Flowering cabbages and kales are a wonderful starting point, and they perform long after the first frost strikes. Couple them with ornamental grasses that send their plumes jutting up late in the season (fountain grass, or Pennisetum setaceum ‘Rubrum’, with burgundy leaves topped by peachy plumes is her personal favorite). From that starting gate, she began profiling late-season perennials such as Russian sage (Perovskia atriplicifolia), purple coneflower (Echinacea purpurea, which now comes in a variety of hues), rare asters, hardy chrysanthemums, Shasta daisies, and black-eyed Susans (Rudbeckia cultivars).
“To extend the season, continue deadheading as flowers fade. Your plants will get another burst of energy,” she says. In addition, she offers annual performers to perk up fall. After a little experimentation, she discovered that petunias, pansies, violas, zinnias (especially the ‘Profusion’ series), lantanas, and gomphrenas can be coaxed to launch another spurt of flowers if pruned back in late summer. Verbena bonariensis hits its zenith at the tail end of the growing season, sending up spires crowned in purple flowers, while Mexican sunflowers (Tithonia rotundifolia) brandish radiant orange and yellow blooms.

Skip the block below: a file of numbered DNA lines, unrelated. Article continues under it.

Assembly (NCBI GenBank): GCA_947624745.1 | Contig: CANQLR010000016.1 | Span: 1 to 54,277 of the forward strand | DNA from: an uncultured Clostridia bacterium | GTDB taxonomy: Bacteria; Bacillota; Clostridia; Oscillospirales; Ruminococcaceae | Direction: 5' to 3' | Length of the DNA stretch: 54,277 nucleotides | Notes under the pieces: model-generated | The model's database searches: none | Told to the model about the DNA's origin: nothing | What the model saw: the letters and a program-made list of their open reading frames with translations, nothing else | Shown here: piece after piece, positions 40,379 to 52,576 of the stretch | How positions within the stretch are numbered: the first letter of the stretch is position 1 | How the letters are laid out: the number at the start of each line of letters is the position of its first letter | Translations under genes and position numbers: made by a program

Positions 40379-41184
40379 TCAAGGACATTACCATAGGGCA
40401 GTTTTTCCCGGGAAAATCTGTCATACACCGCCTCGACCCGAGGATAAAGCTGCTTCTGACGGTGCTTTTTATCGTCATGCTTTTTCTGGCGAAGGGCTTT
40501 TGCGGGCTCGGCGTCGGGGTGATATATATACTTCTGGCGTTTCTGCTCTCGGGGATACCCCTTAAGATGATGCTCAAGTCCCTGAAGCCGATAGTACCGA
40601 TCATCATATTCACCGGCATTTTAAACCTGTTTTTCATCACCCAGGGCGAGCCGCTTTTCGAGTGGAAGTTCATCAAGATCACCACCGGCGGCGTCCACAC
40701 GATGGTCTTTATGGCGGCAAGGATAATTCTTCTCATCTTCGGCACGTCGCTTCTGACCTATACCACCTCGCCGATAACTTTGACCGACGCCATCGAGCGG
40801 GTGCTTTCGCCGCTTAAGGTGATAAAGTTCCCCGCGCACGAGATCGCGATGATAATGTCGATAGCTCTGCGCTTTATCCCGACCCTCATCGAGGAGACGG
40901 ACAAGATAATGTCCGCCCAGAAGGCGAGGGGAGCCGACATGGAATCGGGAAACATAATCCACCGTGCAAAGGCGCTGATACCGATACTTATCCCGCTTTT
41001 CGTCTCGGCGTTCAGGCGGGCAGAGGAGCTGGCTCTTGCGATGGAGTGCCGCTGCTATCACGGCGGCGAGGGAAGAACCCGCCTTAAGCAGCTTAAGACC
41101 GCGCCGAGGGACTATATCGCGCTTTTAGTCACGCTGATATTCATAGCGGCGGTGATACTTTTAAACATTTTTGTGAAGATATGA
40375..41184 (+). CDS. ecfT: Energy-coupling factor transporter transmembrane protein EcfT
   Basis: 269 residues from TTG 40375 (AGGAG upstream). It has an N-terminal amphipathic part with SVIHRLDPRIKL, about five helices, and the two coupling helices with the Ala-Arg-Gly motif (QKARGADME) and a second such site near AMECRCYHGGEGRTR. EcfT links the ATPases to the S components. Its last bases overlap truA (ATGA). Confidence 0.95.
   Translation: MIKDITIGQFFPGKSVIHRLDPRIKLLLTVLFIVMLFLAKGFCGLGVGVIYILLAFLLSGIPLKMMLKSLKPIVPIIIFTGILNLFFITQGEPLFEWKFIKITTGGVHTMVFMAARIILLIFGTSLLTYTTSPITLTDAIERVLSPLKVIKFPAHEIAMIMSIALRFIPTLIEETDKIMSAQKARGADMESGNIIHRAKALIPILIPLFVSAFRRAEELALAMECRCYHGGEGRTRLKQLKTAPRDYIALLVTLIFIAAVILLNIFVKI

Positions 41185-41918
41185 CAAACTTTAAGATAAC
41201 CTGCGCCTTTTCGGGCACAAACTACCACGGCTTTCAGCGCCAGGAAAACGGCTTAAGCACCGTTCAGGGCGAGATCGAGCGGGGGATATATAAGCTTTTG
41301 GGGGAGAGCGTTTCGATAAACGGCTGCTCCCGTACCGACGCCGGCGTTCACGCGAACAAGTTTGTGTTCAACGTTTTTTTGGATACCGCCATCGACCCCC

Play your cards right, and autumn can be magnificent. “Sometimes I think autumn is my favorite season,” Sarah says, beaming. “Couple that glowing afternoon light with the scent of wood smoke wafting on the chilly air and it’s the stuff of dreams.” Autumn is just one more reason why Sarah has taken farming to the next generation, putting her own spin on traditions that run in the family. And yes, the customers eagerly crowd in. Proud of her land-based legacy and building on a strong past, for The Farmer’s Daughter, pumpkins were just a starting point.